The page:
Potential partners Rogers Communications (TSX:RCI.B)(NYSE:RCI) and Shaw Communications have postponed the completion of their business combination to July 31, 2022. While the companies asserted their commitment to the $26 billion merger in the telco industry, they need to clear the roadblocks first.
On March 24, 2022, the Canadian Radio-Television and Telecommunications Commission (CRTC) approved Rogers’s takeover of Shaw, but the deal is subject to several conditions and safeguards. It was a win, nonetheless, and one less roadblock. However, the parties opposing the deal received support from Canada’s Competition Bureau.
Rogers and Shaw will face the Competition Tribunal after the federal regulator filed applications to block the transaction. On May 9, 2022, their share prices fell 4.14% and 7.16%, respectively. As of this writing, Rogers trade at $64.81 per share and is up 8.39% year to date. It pays a decent 3.10% dividend.
The Competition Bureau said that after a rigorous investigation, it found that the competition between Rogers and Shaw has already declined. It added that harm will continue, if not worsen. Competition Commissioner Matthew Boswell said, “We are taking action to block this merger to preserve competition and choice for an essential service that Canadians expect to be affordable and high quality.”
Not a deal buster
Many analysts don’t see the latest twist as a deal buster for Canada’s third-largest telco. Drew McReynolds from RBC Capital Markets believes that Rogers will obtain approval eventually. National Bank of Canada Financial Markets’ analyst Adam Shine said the chances of a Rogers takeover are still more than 50%.
However, Mr. Shine added that the review process could drag on for months. Rogers and Shaw will file their response with the Competition Tribunal 45 days from the applications, then the bureau must respond within 14 days. The third and final hurdle is the Innovation, Science, and Economic Development Canada (ISEDC).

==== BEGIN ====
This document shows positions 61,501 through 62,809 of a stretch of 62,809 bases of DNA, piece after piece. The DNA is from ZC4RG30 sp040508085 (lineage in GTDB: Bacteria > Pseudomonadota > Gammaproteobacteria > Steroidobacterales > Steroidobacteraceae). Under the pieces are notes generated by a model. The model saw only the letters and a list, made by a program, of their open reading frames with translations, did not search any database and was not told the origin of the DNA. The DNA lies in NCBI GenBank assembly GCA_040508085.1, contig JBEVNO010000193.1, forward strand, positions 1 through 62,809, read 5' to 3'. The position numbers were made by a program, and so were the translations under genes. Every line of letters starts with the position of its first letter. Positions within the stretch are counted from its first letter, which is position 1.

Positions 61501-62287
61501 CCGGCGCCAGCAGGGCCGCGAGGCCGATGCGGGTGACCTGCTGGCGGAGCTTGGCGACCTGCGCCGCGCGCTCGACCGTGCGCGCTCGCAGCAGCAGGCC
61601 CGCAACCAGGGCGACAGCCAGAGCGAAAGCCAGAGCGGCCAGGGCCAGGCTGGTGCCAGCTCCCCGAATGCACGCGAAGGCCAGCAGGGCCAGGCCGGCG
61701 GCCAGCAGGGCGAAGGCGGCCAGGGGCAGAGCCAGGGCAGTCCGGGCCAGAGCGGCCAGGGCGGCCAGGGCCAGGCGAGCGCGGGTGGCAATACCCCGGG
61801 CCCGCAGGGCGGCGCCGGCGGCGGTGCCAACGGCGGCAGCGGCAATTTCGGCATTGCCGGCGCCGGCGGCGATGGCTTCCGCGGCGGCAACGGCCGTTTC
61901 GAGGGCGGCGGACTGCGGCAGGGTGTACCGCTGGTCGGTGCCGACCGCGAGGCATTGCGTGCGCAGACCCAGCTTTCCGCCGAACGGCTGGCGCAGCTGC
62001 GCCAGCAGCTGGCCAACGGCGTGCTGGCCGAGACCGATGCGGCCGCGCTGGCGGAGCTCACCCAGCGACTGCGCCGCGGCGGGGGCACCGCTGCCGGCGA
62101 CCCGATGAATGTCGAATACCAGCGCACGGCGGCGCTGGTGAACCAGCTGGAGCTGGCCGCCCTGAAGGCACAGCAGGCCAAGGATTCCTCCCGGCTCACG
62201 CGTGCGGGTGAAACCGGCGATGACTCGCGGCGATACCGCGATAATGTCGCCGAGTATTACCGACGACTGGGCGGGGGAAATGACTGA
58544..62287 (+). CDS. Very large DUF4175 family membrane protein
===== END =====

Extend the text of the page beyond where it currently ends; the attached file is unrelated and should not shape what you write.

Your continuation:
No full takeover
Industry Minister François-Philippe Champagne is against a full takeover, because it’s fundamentally incompatible with the policies of the Trudeau government. Thus, Rogers sees Shaw’s Freedom Mobile as the key to a successful merger, and unloading the wireless division could address anti-trust concerns.
Quebecor is a potential taker if the company has plans to expand beyond Quebec. Its CEO, Pierre Karl Péladeau, said, “We believe that these alternatives position us very favourably, as governmental and administrative authorities, including the CRTC, pursue the public policy of establishing the conditions for true competition in wireless services in Canada.”
Globalive Capital also has an interest in acquiring Freedom Mobile. The company recently entered a spectrum and network sharing agreement with TELUS, although the latter won’t have any financial investment. Its Chairman, Anthony Lacavera, “TELUS and we believe that we are a strong remedy partner for Rogers to get the Shaw merger approved.”
However, some sources say that BCE and TELUS want the federal government and the Competition Bureau to block Quebecor’s purchase of Freedom Mobile.
Finding an effective remedy
According to Mr. Boswell, the divestiture proposal by Rogers and Shaw isn’t an effective remedy for the competitive harm. But for Mr. Shine of National Bank, it doesn’t make sense for the bureau to reject the proposal. Meanwhile, the deal hangs in the balance.